When mental illness first surfaces, family members may deny the person has a continuing illness. During the acute crisis episode family members will be alarmed by what is happening to their loved one. When this event is over and the family member returns home, everyone will feel a tremendous sense of relief. All involved want to put this painful time in the past and focus on the future; partly, also supported by the fact that the treatment providers do not stress on the importance of viewing mental illnesses as chronic health conditions.  Many times, particularly when the illness is a new phenomenon in the family, everyone may believe that since the person is now doing very well that symptomatic behavior will never return. They may also look for other answers, hoping that the symptoms were caused by some other physical problem or external stressors that can be removed.  Some family members feel they must protect the loved one with mental illness from those who do not and who blame and denigrate the ill person for unacceptable behavior and lack of achievement. Many people also feel anger at the circumstances and even at the person who has been diagnosed. And though it may not be logical, parents often engage in some degree of self-blame. Such feelings of shame and anger may also go hand-in-hand with feelings of guilt. Grief is also common. This leads to tension within the family, and isolation and loss of meaningful relationships with those who are not supportive of the family member living with mental illness.
More frequent than not, many families may also have little knowledge about mental illness; burdened by the fact that it is difficult to know where to turn to get information.  Without information to help families learn to cope with mental illness, families can become very pessimistic about the future. The illness seems to control their destiny rather than the family, gaining control by learning how to manage the illness and to plan for the future. It is imperative that the family find sources of information that help them to understand how the illness affects the person. They need to know that with medication, psychotherapy or a combination of both, and family/community supports the majority of people do recover and can be a productive member of society. It is also imperative that the family finds sources of support for themselves. Entities such as the National Alliance for Mental Illness (NAMI), Depression and Bipolar Support Alliance (DBSA) and others including faith based organizations can play a critical role in identifying resources in the community that can help the family build the knowledge base that will give them the tools to assist their loved one and themselves.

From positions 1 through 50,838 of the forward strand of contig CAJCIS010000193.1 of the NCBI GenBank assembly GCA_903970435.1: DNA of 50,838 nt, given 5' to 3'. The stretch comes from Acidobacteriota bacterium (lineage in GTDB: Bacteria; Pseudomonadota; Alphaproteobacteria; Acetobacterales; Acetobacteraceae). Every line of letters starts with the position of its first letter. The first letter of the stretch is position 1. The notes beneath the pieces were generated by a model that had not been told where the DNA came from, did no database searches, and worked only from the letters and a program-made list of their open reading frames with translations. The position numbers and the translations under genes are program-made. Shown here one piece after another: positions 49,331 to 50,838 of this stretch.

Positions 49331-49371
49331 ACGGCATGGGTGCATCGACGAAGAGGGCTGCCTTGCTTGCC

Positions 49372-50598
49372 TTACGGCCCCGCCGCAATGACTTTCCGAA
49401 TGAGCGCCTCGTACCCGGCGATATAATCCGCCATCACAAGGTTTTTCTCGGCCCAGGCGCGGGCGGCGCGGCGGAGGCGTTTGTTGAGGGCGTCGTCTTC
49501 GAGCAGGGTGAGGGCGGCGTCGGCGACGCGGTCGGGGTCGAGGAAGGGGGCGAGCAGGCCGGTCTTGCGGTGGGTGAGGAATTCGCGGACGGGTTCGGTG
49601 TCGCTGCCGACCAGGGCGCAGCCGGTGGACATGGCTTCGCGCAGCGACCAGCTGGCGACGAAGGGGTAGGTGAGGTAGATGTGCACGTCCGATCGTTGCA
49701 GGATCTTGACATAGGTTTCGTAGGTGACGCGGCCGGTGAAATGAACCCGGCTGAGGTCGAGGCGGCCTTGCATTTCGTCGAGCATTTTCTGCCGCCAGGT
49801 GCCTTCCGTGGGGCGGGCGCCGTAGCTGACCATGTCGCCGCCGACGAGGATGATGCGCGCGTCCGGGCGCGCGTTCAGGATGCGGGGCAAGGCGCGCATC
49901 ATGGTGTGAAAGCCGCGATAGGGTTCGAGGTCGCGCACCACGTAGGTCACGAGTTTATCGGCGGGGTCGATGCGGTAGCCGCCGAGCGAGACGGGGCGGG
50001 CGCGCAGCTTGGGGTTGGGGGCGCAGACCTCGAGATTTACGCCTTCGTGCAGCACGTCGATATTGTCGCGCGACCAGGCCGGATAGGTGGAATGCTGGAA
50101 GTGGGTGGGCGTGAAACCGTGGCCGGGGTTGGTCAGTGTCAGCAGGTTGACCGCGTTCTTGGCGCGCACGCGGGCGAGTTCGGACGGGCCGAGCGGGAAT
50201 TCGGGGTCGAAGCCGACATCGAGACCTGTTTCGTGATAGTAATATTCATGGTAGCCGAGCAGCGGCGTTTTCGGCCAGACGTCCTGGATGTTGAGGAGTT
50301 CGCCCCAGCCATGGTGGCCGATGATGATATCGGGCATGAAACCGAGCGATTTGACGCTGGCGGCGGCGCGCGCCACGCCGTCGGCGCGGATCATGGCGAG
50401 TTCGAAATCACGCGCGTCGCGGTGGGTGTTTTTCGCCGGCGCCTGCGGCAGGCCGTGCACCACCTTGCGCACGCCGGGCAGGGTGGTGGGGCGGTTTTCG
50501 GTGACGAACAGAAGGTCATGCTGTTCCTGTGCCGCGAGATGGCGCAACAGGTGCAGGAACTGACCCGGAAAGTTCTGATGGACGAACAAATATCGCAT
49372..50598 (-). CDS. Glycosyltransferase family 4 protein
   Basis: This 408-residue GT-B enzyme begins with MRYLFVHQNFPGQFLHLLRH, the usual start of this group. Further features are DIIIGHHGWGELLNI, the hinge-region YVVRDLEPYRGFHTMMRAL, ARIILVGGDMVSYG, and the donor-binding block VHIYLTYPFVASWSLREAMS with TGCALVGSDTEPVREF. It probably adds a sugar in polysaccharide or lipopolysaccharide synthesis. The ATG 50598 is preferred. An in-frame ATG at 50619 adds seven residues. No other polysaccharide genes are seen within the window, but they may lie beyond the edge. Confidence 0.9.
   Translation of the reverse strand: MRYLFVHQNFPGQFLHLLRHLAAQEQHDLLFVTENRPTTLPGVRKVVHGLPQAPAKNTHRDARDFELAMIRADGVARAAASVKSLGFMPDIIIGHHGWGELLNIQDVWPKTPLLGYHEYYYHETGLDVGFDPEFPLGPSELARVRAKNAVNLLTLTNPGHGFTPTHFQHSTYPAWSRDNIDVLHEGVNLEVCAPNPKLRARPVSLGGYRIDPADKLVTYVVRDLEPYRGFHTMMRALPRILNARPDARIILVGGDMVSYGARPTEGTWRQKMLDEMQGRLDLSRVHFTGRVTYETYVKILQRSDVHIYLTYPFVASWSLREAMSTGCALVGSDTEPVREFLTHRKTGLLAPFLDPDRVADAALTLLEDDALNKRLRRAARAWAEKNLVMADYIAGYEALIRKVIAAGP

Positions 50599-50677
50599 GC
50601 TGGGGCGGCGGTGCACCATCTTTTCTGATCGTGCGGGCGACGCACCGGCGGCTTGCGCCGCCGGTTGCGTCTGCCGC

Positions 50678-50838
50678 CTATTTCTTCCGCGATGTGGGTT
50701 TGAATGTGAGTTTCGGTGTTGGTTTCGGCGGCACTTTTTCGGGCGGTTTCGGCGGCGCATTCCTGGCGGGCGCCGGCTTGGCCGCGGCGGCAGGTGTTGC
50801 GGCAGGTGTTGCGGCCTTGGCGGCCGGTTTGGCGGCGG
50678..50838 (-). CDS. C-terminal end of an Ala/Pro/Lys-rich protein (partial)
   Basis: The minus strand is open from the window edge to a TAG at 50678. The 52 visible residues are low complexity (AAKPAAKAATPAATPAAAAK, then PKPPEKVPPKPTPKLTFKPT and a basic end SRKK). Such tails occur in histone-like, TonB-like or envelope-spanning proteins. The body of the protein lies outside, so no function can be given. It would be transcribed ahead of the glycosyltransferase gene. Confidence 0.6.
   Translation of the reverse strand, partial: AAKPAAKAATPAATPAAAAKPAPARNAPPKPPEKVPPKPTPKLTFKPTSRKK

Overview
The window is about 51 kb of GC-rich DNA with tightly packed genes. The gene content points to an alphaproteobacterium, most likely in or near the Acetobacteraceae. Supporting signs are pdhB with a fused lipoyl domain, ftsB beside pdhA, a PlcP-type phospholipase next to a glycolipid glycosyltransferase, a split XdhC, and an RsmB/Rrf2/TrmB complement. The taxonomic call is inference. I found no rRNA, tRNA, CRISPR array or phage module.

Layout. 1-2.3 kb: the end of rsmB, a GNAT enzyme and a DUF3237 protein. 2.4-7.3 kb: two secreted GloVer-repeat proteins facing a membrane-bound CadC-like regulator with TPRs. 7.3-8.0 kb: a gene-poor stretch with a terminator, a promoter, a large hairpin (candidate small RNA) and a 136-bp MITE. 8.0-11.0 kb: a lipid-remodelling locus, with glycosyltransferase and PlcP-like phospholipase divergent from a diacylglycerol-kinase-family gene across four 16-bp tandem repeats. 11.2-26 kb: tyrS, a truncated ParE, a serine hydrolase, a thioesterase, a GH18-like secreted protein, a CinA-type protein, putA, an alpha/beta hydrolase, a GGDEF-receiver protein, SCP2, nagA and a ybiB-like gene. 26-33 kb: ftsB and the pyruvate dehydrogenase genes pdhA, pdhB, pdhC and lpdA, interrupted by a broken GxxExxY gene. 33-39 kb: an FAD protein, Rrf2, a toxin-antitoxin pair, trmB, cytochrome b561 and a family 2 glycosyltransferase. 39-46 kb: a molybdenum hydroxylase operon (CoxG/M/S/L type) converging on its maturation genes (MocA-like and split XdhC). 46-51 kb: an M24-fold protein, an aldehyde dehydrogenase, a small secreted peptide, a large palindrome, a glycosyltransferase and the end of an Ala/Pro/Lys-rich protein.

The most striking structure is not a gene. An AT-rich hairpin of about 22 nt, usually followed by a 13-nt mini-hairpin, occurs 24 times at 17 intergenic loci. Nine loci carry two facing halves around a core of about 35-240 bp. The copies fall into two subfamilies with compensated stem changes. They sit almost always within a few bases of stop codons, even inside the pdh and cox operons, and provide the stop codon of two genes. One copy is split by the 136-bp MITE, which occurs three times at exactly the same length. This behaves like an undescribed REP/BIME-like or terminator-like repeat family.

How common are depression and suicide?

  • In 2015, an estimated 3 million adolescents aged 12 to 17 and 16.1 million adults aged 18 or older in the US had at least one major depressive episode in the past year.  These numbers represented 12.5% and 6.7% of all people living in the US within those age range respectively.
  • In the same year, of those with depression, an estimated 2.1 million adolescents aged 12 to 17 and 10.3 million adults aged 18 or older had at least one major depressive episode in the past year with severe impairments.  These numbers represented 8.8% and 4.3% of all people living in the US within those age range respectively.
  • Rate of youth depression increased to 12.5% in 2015 from 8.5% in 2011.
  • Major depression is the psychiatric diagnosis most commonly associated with suicide.  About 2/3 of people who complete suicide are depressed at the time of their deaths.
  • One out of every 16 people who are diagnosed with depression eventually go on to end their lives through suicide.  The risk of suicide in people with major depression is about 20 times that of the general population.

Each year, almost 45,000 Americans die by suicide. According to the American Foundation for Suicide Prevention:

  • Suicide is the 10th leading cause of death in the U.S.
  • For every completed suicide there are 25 attempts
  • Rate of youth depression increased to 12.5% in 2015 from 8.5% in 2011.
  • Suicide costs the U.S. $44 billion annually
  • On average, 121 people die by suicide a day = one person every 12 minutes
  • Firearms account for almost 50% of all suicides
  • White males accounted for 7 of 10 suicides in 2015
  • While males are four times more likely than females to die by suicide but females attempt suicide three times as often as males
  • While still low, there is an alarming increase among suicides in girls ages 10 to 14; the suicide rate in that group has tripled in the last decade.
  • Many suicide attempts go unreported or untreated. Surveys suggest that at least 1 million people in the U.S. each year engage in intentionally inflicted self-harm.

*If you are experiencing a mental health emergency or just need to talk to someone, please text HOME to the crisis text line at 741741. This resource is available 24/7.